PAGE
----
a Molecular structure of the CsI–DB21C7 complex. b Schematic representation of the gradient and homogeneous Cs doping of perovskite films. XPS core-level spectra for Cs 3d (c) and Pb 4f (d). The asterisk (*) indicates metallic Pb species. Top-view SEM images of control (e) and target (f) perovskite films revealing surface nanostructures upon treatment. The scale bar represents 500 nm. KPFM images of control (g) and target (h) perovskite films. i UPS spectra of perovskite films.

Results and discussion

Surface modification of perovskite films

FAPbI3-based perovskite films were deposited on mesoporous (mp) TiO2 substrates via a one-step method using an antisolvent (see the Methods section). After thermal annealing, the perovskite film was treated with a solution of the CsI–DB21C7 complex. The control films were based on FAPbI3 or a FAPbI3-rich composition of (FAPbI3)0.97(MAPbBr3)0.03 unless otherwise noted. The synthesis of the CsI–DB21C7 complex is detailed in the Methods section and its complexation by cesium cations was subsequently verified by nuclear magnetic resonance (NMR; Supplementary Fig. 2). An additional annealing step was then carried out to promote the infusion of Cs+ into the bulk of the perovskite film, to form a gradient-doped structure, which increases stability without compromising the optimal optoelectronic properties, unlike homogeneous doping (Fig. 1b). The treatment conditions (i.e., concentration, annealing temperature, annealing duration, and counter ion) were optimized (as detailed in Supplementary Fig. 3) and samples with the optimized condition were studied further, labeled as target below.

The surface composition of the perovskite films was investigated by X-ray photoelectron spectroscopy (XPS). The XPS spectra in the Cs 3d level range (Fig. 1c and Supplementary Fig. 4a–d) show two signals in the treated film with binding energies of 739.0 and 725.0 eV that can be ascribed to Cs 3d3/2 and Cs 3d5/2 levels, respectively, whereas no signals are observed in the control perovskite film. This confirms that Cs+ has been successfully transferred to the target perovskite film. Moreover, the XPS spectra in the Pb 4f level range (Fig. 1d) reveal two main peaks associated with Pb 4f7/2 and Pb 4f5/2 at 138.5 and 143.3 eV, respectively, attributed to Pb–I species, along with two smaller peaks located at 136.6 and 141.6 eV that arise from the presence of metallic Pb. The metallic Pb peak vanishes in the treated film, which suggests the host crown binds to the undercoordinated Pb2+ ions which are responsible for the formation of metallic Pb22. This would greatly benefit the operational stability of the PSCs which suffer severely from the presence of elemental Pb7,8,9,10,11,12. Moreover, the peaks in the O 1s level range at 533.1 eV and C 1s at 286.3 eV (Supplementary Fig. 4a, b) that are associated with C–O binding energies suggest that the crown ether ligands remain on the surface of the film. In the attenuated total reflection Fourier transform infrared (ATR-FTIR) spectra (Supplementary Fig. 5), the shift of the characteristic C–O stretching vibration peaks of DB21C7 after treatment of the perovskite is consistent with the interaction between the crown ether and Pb2+ in the perovskite phase.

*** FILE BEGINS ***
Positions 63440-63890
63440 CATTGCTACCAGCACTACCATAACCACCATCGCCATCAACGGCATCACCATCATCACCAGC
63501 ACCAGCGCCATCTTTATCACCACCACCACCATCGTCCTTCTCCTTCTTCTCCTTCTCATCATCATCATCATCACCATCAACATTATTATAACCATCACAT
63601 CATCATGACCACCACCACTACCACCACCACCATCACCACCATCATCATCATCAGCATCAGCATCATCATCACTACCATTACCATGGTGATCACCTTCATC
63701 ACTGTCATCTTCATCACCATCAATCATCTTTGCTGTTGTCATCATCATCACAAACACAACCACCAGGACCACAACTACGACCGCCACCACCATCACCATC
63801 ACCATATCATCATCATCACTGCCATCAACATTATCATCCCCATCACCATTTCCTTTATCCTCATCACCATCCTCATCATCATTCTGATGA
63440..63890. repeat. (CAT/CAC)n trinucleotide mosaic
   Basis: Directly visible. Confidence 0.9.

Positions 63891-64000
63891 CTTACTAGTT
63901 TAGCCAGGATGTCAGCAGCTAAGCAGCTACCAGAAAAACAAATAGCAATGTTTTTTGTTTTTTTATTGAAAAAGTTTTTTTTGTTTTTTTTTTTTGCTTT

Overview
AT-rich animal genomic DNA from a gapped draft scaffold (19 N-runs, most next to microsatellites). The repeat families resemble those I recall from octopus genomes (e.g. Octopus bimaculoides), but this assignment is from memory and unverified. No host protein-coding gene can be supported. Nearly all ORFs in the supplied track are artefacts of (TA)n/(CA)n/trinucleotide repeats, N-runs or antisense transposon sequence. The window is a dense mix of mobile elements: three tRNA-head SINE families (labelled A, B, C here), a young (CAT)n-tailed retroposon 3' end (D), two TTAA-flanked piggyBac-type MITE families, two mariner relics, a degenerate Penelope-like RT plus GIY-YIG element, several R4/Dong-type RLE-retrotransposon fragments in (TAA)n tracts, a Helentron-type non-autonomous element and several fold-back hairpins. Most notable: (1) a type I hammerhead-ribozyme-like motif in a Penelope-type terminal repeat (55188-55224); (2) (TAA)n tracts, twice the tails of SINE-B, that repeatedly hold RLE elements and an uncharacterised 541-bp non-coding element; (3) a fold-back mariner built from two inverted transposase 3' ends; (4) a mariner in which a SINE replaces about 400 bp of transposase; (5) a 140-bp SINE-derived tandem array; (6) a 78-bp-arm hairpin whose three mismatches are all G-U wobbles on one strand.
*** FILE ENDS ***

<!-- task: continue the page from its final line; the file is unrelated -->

The morphology of the perovskite surface was then analyzed by scanning electron microscopy (SEM; Fig. 1e, f and Supplementary Fig. 6). The target Cs-doped perovskite film shows larger grain sizes compared to the reference, with the appearance of needle-like structures and fewer grain boundaries due to increase of the size of the grains upon treatment22. This could be the result of preferential binding of the DB21C7 at the boundaries, similarly to other molecular modulators that contribute to reducing grain boundaries23. Elemental mapping of the treated perovskite films by energy-dispersive X-ray spectroscopy (EDS) further suggests that the needle-like structures contain carbon and Cs (Supplementary Fig. 6a), and are thus likely to be the CsI–DB21C7 complex, in accordance with the XPS analysis.